Hello Mumbo Jumbo-ites!
At last, the awaited 2nd session of our new series entitled “Demystifying Legal Services” which is for the sole purpose of taking the anxiety out of your search for an attorney by giving you an inside view of the profession…cool huh?
In first session, I emphasized doing your own research prior to hiring an attorney. Further I suggested that you select a competent professional who practices in the area of your specific concern. Finally, I boldly asserted that you should not being afraid to pay for a consultation to get your preliminary questions answered because “you don’t know what you don’t know” and this may in most cases be $$$ well spent .
This Session 2 focuses on the ever lurking question of legal fees and how this question must be demystified because it one of the major sticking points faced by many who need professional legal advice.
The question of fees can be very daunting but in the end it can be looked at very simply. Having spent potentially hundreds of thousands of dollars and the best years of his/her life studying and thereafter sitting for Bar Examinations and Continuing Education on a periodic basis, most attorneys feel a profound need to be well compensated. The question I would pose to you, my faithful audience, is whether you should be more concerned with an attorney who is not charging what they are worth than the one who comes highly recommended with a price tag.
With that said, there are a few things about legal fees that you should know as a consumer.
First, the old method of billing is an hourly arrangement where the client pays a deposit into a client trust account and the attorney bills against it, usually by .10 or .20 hours and when the trust account is depleted the attorney requests additional funds. The problem is that this arrangement places the interests of the attorney and client at odds because the less efficient the attorney, the more $$$ he/she makes. Further, this kind of arrangement creates some anxiety for clients because they never quite know how big the price tag will be at the end. Still, there are circumstances where hourly billing makes the most sense. You should obtain an estimate of total hourly billings, if possible, prior to the commencement of services, and determine the hourly rates of the various personnel in the office. Remember, higher rates may be preferred as they may signify more competent counsel and more responsible billing practices…just saying.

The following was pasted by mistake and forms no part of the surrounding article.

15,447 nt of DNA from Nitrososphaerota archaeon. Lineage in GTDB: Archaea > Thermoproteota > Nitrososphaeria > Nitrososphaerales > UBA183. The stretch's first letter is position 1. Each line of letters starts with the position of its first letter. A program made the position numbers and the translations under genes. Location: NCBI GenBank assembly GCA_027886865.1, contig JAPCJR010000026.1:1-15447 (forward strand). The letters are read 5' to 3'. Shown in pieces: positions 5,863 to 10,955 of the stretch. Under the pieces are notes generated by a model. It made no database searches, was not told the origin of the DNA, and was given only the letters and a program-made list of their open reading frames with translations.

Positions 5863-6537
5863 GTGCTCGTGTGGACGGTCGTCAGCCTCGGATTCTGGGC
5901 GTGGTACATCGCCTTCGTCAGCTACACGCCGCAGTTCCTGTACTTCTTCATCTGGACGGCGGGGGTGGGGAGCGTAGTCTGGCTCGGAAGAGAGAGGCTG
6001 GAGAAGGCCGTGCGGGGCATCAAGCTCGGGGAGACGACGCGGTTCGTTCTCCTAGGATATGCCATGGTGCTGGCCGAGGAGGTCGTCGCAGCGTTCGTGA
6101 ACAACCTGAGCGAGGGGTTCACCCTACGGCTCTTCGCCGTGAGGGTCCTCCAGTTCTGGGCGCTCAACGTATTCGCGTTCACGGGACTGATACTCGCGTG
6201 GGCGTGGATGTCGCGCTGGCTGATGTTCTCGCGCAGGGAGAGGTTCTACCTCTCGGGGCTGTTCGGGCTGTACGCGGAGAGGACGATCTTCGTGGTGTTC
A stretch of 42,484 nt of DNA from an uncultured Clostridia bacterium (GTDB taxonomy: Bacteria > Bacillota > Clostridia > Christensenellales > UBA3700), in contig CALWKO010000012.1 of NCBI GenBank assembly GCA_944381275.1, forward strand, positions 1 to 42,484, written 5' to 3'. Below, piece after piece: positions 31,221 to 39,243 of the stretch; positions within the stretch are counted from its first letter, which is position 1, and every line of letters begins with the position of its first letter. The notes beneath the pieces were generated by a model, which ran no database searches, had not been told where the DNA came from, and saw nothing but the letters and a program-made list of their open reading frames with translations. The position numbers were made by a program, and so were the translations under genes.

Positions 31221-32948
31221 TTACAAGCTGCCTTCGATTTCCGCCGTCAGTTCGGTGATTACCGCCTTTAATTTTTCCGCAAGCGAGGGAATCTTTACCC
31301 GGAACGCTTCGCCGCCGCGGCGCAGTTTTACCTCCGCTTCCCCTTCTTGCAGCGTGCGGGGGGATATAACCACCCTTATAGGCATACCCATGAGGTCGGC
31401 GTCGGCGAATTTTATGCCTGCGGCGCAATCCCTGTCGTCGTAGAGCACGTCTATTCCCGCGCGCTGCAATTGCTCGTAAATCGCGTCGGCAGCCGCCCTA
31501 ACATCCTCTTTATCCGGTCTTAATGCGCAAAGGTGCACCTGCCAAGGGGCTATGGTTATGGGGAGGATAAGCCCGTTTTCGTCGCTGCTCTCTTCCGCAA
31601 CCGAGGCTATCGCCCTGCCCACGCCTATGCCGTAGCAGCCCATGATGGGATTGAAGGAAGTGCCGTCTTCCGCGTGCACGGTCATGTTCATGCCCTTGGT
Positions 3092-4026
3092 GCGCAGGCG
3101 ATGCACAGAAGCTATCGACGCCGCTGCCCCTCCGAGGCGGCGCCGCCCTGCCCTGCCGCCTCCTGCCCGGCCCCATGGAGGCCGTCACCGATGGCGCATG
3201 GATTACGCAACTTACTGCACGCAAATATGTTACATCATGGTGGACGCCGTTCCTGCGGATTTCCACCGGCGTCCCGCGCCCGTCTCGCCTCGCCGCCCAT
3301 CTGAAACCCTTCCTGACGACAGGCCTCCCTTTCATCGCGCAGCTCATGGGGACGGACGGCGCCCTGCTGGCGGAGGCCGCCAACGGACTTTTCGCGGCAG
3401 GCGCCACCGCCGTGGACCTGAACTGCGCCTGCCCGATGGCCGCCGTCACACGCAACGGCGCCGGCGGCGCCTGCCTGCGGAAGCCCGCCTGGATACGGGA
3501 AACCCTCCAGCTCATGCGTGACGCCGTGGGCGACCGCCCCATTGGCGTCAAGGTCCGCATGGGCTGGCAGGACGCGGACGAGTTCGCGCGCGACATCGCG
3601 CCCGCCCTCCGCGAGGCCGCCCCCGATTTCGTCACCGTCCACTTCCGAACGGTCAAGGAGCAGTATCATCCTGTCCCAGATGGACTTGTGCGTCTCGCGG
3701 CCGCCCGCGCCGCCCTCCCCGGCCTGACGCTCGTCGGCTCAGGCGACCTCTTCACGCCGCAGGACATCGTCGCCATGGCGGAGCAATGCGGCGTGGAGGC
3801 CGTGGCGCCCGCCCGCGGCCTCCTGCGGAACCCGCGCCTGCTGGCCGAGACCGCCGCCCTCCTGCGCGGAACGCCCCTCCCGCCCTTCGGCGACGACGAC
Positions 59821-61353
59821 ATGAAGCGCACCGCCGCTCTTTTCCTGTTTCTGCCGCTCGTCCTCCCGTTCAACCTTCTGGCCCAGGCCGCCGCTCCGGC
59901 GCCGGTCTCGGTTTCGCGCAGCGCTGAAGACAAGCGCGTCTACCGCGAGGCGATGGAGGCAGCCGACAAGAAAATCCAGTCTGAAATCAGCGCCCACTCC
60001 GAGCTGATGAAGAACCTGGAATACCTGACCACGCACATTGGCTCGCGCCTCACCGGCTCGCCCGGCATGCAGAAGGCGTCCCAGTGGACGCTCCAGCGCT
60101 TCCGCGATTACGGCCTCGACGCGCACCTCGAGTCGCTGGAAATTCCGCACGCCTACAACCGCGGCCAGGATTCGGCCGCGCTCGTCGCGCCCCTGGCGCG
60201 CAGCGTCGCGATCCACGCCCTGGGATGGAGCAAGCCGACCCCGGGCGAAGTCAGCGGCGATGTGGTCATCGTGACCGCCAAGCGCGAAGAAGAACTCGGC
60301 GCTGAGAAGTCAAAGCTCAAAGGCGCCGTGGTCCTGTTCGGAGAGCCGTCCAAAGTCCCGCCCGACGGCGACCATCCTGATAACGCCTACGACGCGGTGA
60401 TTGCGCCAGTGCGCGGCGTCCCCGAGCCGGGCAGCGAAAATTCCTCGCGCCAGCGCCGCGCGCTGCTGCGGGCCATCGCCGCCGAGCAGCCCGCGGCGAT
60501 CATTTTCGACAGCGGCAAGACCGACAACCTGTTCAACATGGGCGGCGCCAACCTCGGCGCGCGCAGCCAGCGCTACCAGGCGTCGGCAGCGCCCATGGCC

Second, there are new trends emerging in billing practices which are called “value based” or “flat fee” billing and these can be a great alternative, especially in transaction law practice areas such as wills, trusts and estate planning, real estate, business law and similar non-litigation practice areas. To summarize, a flat fee arrangement will usually begin with a consultation (sometimes free) and a fee for the services will be quoted at that time. As a consumer, you just need to be sure that you understand what the flat fee will cover and the scope of the services to be performed. A firm may also offer various hybrid billing practices which should be discussed in detail prior to entering into any arrangement.
Third, a few more tips are that you should determine whether your initial consultation is free and whether your fee arrangement obligates you to pay costs such as recording, mailing or filing fees. You should attempt to obtain clarity with your chosen attorney prior to the commencement of services.
I hope this was helpful.
Until next time Friends…
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